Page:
Project Management Communication Plan
Communication is essential for the success of a project. All involved in a project need to communicate and collaborate so that all the pieces, such as objectives, requirements, tasks, schedules, deliverables, risks, issues, and solutions fit together to form one successfully delivered project to satisfied stakeholders. Obtaining project stakeholder buy-in early on is key to project success. And one effective way to communicate and manage stakeholder expectations is through a project communication plan.
Table of contents
- What is a project management communication plan?
- Basic elements of a project communication plan
- How to create a project communication plan
- Skills for good communication
What is a project management communication plan?
A project management communication plan is a document that is part of the project management plan. It identifies the stakeholders involved in the project, the kind of information they will receive from the project manager, and the method or manner by which they will receive it throughout the course of the project. The plan also defines when each stakeholder will receive the information and how often, as well as how they can provide feedback to the project manager.
Read also: What is Stakeholder Analysis?
Basic elements of a project communication plan
Project managers need stakeholders to be constantly aware of the purpose of the project, its status and performance at any given time, and the roles and responsibilities of all involved related to the project. These are the essential information all parties need to have. Project managers can also tailor the project communication plan according to the unique needs of the project, but the basic elements are the following:
- Target audience – who are the stakeholders or recipients and what are their needs?
- Type of information – what type of information, preferred format, and how detailed should these need to be?
- Frequency – how often does communication need to take place?
- Owner – who are the responsible persons, aside from the project manager, that will do the communication?
- Channel – what type of channel or technology will the sender use?
- Effort calculation – how much time will the sender need to communicate?
- Goal – what is the objective and desired result of the communication?
- Date – when are the important communications expected?
How to create a project communication plan
The information needed to create a comprehensive project communication plan is available from the project management plan. Since the PM plan already details how the team will execute, monitor, and control the project, this information will be useful in crafting the project communication plan. However, there are other items that the project manager needs to decide on.
Choose a platform
Project managers usually create their communication plan on a document, with many starting from an internal communication plan template. The plan document itself does not need to be editable to many, but should be accessible to all for quick reference. Others can choose a spreadsheet, a graphic layout, or use an online project management tool with document management features.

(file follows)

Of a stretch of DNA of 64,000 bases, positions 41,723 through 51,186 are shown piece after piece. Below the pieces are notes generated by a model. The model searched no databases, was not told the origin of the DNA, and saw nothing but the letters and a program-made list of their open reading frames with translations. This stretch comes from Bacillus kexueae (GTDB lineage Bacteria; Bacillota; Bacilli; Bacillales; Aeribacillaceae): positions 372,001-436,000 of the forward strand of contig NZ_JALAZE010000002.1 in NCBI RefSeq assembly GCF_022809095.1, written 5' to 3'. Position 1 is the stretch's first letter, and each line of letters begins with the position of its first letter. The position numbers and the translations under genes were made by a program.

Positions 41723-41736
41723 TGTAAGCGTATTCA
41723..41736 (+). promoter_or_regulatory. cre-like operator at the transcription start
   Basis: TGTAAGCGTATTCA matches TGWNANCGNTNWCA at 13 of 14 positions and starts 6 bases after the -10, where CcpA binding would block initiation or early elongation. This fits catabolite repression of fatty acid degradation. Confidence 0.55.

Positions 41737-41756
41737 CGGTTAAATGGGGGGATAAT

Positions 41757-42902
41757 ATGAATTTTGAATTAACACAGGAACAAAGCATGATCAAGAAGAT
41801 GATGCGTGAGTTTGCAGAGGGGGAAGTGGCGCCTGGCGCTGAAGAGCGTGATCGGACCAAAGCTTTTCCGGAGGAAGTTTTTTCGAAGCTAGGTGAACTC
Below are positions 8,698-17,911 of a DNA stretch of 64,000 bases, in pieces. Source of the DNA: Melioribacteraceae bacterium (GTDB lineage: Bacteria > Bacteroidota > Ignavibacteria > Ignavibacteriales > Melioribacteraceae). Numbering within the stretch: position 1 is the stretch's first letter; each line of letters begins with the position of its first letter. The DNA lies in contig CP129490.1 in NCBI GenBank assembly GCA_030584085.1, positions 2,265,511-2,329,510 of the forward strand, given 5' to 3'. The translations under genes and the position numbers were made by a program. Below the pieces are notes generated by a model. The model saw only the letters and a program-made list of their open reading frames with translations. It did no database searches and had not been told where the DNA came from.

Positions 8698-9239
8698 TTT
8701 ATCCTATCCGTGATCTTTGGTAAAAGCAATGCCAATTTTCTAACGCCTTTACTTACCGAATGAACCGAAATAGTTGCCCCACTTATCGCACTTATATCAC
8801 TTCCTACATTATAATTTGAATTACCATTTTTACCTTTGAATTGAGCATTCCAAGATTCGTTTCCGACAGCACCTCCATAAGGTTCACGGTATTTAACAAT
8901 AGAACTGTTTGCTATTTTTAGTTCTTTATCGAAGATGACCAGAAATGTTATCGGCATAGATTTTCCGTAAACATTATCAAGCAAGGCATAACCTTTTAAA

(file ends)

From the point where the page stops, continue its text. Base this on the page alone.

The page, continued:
Set a goal
It’s a given that the general goal is always to foster better communication. But it’s helpful to be more specific in view and in relation to the goals of the actual project itself. For example, the goal of the project communication plan can state that it aims to promote awareness of the project inside the company, especially if the project will impact a majority of the employees.
The list of stakeholders are available from the project management plan. This allows the project manager to define the target audience, preferred channel, goals, dates, and frequency. Stakeholders will have different levels of interest and influence on the project. Listing the stakeholders and interviewing them will help the project manager gauge what it will take to keep them engaged, favorable, and satisfied with the project.
It is important during the course of the project that the right people get the right information. Along with listing the right recipients, the communication plan should indicate how the project manager can communicate with them. The communication channel can be formally written such as a statement of work, informally written such as an email update, a formal verbal communication such as a steering committee meeting, or an informal verbal type such as a team lunch out. What is important is that the message gets clearly across through simple language that is direct to the point.
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Project managers should include in the plan how often they will send each type of communication out for each stakeholder. A project goes through phases and gets updated, so how much and how fast it is progressing is important to all in varying details and degrees. Likewise, when a project hits a roadblock or a bottleneck, it is important for the plan to determine escalation to avoid surprises.
Skills for good communication
Communication skills are vital to project management. It allows project managers to send information clearly to all stakeholders, provide them a voice throughout the process, and get support from them to finish the project successfully. Here are some tips to be a good communicator:
- Write clearly and concisely – use simple language that any audience can understand
- Practice verbal presentation skills – useful in running meetings with different stakeholders
- Listen actively – take time to hear and absorb what others are saying
- Welcome feedback – constructive criticism is an effective way to learn lessons from
- See other’s point of view – try to see from the point of view of another and have empathy even if you don’t always agree.